Aside from /r/Ultralight, Skurka's blog has good content both his book and this other one are good to look through.

One other suggestion I'd make is to adjust the gear list people get, otherwise you could end up with a bunch of inexperienced people with 60lb packs and all the fun that brings. There are a number of threads (on BPL, in /r/ultralight, and elsewhere) that list ultralight setups that try to stay under a given dollar amount. You can use those give people lists that include both common lightweight items and their budget alternatives. Remember, if they pack too much, you might end up having to carry it.

u/ChiefBromden · 2 pointsr/backpacking

Um. no. It's really not. It's a fantastic book, written by arguably one of THE best hikers in the world. Andrew Skurka. The book answers the types of questions many people come here and ask like: 'hey, I'm going X, what type of gear is best for this trip'. Take a look inside at Amazon Sure, he names some specific product names...but there is far more information on just general gear selection in there.

u/camawon · 1 pointr/WildernessBackpacking

This book by long distance backpacker Andrew Skurka is quite useful. Anybody can pick it up and read it. He's all about taking only what you need via thorough preparation before your trip, but he isn't "stupid light" nor elitist about gear.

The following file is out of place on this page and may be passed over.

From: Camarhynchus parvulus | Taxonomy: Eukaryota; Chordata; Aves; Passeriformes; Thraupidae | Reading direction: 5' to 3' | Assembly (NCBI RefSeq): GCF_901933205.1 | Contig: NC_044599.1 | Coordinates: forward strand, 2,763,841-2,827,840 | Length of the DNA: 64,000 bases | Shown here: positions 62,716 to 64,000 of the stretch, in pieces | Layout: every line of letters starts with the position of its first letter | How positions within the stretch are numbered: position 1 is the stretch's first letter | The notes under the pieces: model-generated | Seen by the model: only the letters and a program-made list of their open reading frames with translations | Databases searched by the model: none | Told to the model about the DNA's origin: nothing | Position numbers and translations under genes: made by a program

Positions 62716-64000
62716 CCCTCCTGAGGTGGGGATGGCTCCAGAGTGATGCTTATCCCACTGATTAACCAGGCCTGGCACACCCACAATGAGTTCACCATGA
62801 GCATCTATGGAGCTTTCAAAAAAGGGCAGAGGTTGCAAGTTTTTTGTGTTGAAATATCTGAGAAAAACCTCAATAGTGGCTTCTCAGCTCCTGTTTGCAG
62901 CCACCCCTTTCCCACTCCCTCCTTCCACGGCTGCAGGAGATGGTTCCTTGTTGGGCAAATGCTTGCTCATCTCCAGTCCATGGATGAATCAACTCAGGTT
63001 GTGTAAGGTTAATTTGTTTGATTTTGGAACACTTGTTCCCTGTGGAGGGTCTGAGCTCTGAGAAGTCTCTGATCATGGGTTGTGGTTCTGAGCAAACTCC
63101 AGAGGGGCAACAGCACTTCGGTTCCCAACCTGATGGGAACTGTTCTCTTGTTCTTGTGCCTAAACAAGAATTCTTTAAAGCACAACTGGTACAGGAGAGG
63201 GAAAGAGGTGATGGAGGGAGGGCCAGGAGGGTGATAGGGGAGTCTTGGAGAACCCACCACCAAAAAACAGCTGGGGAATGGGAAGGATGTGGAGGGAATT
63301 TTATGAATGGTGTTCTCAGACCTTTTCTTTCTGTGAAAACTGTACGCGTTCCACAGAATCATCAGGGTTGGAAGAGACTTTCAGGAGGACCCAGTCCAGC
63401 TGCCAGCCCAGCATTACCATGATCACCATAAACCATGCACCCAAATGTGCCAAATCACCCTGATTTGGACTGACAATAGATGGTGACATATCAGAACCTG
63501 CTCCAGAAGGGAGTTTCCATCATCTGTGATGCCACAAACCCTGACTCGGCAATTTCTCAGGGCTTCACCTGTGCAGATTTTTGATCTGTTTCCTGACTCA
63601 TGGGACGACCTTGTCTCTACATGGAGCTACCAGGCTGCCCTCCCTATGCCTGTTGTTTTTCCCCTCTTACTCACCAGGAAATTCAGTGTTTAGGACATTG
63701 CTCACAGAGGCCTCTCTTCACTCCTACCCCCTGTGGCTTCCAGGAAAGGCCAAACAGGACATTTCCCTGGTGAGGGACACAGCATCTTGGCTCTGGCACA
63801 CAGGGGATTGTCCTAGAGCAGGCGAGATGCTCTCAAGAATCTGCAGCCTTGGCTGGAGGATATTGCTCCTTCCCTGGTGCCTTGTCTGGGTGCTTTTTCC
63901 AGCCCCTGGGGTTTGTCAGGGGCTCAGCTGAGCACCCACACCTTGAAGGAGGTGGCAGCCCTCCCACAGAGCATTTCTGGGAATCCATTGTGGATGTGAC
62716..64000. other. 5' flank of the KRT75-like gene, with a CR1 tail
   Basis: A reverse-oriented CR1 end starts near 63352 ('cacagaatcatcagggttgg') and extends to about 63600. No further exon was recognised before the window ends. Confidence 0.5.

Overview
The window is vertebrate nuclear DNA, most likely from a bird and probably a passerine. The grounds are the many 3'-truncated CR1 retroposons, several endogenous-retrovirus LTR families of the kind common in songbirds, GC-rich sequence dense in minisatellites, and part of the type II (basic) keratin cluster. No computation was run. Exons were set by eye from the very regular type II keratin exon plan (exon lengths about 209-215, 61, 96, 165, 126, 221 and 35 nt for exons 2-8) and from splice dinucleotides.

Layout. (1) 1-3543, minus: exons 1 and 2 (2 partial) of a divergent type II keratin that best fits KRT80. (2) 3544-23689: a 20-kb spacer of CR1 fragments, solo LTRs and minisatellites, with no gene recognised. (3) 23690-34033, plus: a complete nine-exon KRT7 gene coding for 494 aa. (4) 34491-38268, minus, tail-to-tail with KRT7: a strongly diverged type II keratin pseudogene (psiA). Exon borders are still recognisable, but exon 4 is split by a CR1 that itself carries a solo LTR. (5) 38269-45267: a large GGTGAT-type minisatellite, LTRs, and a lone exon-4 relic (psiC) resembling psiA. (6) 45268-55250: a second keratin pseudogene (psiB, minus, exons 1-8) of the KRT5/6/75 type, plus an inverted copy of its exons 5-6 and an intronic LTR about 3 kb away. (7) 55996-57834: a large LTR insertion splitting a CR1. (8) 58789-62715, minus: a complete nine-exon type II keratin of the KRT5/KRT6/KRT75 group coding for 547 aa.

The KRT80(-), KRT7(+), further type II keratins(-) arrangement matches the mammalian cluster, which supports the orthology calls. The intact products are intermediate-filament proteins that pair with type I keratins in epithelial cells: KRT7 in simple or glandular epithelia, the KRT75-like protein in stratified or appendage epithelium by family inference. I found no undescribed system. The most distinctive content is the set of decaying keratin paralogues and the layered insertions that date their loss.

u/ryandury · 1 pointr/CampingandHiking

You're actually better off getting a pack that's 'too small' - It forces you to be a little more disciplined in what you pack. I would suggest nothing larger than 50 Litres. I highly recommend reading 'The Ultimate Hikers Gear Guide by Andrew Skurka' - Your body will be thankful. It's seriously worth the investment. Guaranteed your backpack will be more than 10lbs lighter after reading it.

u/YepYepImaRep · 1 pointr/Ultralight

All the data says pepper spray is more effective than guns in bear attacks, so I'd lose that right quick. Second, read Ray Jardine, Justin Lichter, and Andrew Skurka.

You will find every suggestion we could come up with on here and more. Personally I find ponchos to be a shitty option, and sleeping bags and quilts are very nice. If you're on the Kenai, you will want a bugproof shelter, too.

u/dark_stream · 1 pointr/WildernessBackpacking

Andrew covered that. Saves you from rebuying the whole kit until you finally get it right: